Now that the production of Sherry has had time to sink in I want to go into Port wine production. But, in case you missed it, you can click the link for Sherry Production Part 1, which discusses the types of grapes used to make Sherry, how the grapes are crushed and what goes into the fermentation process, Or you can go here for Sherry Production Part 2 and learn how Sherry is classified, how the Solera system works and what the process is for fortification.
As we have been focusing on fortified wines with this series, it probably comes as no big surprise to you that Port is a fortified wine. It’s produced almost exclusively in the Douro region of Portugal although there are other countries that produce their own styles of Port. It’s origin, however, is in Portugal. Most Port wines are blends of various grapes from different lots across several vineyards and vintages and range from ruby to tawny in color depending on the grapes used and the aging process.
I’m not going to go into the different styles of Port made as I want to focus solely on its production, but if you want to learn about Port wine styles, read Port Wine: To Ruby Or Not To Ruby. There are many more styles than you would think, so read, learn about wine and enjoy.
Similar to how grapes were crushed to make Sherry, the grapes used in Port wine production were traditionally crushed by foot in large granite troughs called lagares. However, as technology advanced in the 1900′s, temperature controlled tanks with large internal paddles that worked like pistons plunged into the must, crushing the berries and removed the skins in the process.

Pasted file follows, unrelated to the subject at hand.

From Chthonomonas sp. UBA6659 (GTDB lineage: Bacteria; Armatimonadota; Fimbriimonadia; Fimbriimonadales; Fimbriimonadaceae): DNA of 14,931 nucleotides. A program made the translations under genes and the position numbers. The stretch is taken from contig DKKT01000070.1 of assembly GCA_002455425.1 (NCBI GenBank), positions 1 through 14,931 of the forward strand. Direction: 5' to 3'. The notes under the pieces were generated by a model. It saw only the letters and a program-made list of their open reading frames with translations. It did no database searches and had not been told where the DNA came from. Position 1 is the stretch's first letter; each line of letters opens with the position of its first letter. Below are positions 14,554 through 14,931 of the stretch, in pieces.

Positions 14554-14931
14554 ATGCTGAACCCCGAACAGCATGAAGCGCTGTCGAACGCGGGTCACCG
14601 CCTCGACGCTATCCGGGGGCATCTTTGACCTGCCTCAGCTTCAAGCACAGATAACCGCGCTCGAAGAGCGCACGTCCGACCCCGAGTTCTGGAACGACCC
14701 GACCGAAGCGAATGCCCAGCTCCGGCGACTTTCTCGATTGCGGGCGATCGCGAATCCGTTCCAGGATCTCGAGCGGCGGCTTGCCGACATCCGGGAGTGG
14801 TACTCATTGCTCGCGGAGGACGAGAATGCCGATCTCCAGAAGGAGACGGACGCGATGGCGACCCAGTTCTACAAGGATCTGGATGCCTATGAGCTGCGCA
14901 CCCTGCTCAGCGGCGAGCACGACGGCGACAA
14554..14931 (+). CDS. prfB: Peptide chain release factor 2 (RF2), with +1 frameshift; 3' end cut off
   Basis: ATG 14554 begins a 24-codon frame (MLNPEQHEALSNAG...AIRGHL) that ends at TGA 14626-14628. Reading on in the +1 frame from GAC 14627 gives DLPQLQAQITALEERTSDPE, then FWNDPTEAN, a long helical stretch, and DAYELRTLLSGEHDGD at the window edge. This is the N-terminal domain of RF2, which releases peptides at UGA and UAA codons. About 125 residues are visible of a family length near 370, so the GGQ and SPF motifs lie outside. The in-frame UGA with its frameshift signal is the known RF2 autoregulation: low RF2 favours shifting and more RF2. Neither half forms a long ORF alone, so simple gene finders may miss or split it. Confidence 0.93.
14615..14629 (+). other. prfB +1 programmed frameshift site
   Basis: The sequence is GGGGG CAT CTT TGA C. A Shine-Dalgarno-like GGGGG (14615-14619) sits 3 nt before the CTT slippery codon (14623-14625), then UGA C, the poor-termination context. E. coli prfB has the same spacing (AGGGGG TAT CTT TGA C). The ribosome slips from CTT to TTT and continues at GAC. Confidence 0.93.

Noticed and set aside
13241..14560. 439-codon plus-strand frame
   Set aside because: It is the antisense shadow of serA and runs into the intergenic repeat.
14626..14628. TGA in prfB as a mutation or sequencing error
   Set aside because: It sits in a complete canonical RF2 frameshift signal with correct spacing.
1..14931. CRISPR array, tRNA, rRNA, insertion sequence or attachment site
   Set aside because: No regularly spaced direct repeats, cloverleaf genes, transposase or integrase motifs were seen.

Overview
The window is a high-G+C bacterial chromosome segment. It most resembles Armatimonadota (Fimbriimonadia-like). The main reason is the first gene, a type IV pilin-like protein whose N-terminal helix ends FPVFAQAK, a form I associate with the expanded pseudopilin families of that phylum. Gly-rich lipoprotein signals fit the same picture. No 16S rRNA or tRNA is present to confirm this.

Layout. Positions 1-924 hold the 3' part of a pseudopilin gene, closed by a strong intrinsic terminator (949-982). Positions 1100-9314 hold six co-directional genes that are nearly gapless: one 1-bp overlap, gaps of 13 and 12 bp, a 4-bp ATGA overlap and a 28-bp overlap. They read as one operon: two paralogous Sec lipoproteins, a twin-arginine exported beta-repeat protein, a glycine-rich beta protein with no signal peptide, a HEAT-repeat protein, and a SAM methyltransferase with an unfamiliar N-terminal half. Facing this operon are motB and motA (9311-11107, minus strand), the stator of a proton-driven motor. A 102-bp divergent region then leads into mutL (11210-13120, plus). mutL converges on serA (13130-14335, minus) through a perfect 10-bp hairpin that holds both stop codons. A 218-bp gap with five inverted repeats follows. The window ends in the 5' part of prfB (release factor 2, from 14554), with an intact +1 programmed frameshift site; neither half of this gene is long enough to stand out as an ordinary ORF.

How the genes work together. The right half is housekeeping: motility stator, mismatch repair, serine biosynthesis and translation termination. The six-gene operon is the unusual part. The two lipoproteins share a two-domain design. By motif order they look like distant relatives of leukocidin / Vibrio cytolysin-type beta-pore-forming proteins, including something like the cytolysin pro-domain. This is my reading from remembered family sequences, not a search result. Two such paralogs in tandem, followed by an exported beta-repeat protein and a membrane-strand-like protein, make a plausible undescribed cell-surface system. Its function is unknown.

Over time other processes were developed to aid in the laziness of man, like the autovinificator, which was a tube that circulated the must to prevent a cap from forming. As CO2 forced liquid from the bottom of the tank up through the tube, a certain amount of pressure was reached. Once that happened, a valve flipped open and a jet of must rained down on the juice and skins, breaking up the cap and mixing everything together.
Another awesome spew machine was the pump-over fermenter. This beautiful mess maker pumped must up and out over the top of the juice as a rotating spray, like the fire sprinklers you see in department stores. This process also kept the must from forming as it churned the juice and skins.
The last of the great mixing endeavors was the rotary fermenter. This was a temperature controlled tank that spun or rotated to a timer, which again, broke up the cap and effectively stirred the must and skins.
With regards to the fermentation process, the yeast used is the native wild or indigenous yeast of the Douro. Once approximately a third of the sugars has been converted to alcohol, the juice is pulled off the skins. This is the point when the Port is fortified.
A note about Port wine fortification: Either a neutral grape spirit or Brandy is used to fortify Port wine. If you take the neutral grape spirit and age it in a wooden cask for a specified amount of time, it becomes Brandy. So, in essence, the two are the same.
Once the alcohol is added the yeast is killed and this stops the fermentation process. The resulting alcohol level jumps to about 20% with around 10% of sugars remaining (called residual sugar). These percentages, of course, are only approximations and will vary from house to house.
Next time we will finish Port wine production with maturation and blending. Learn about wine, keep reading.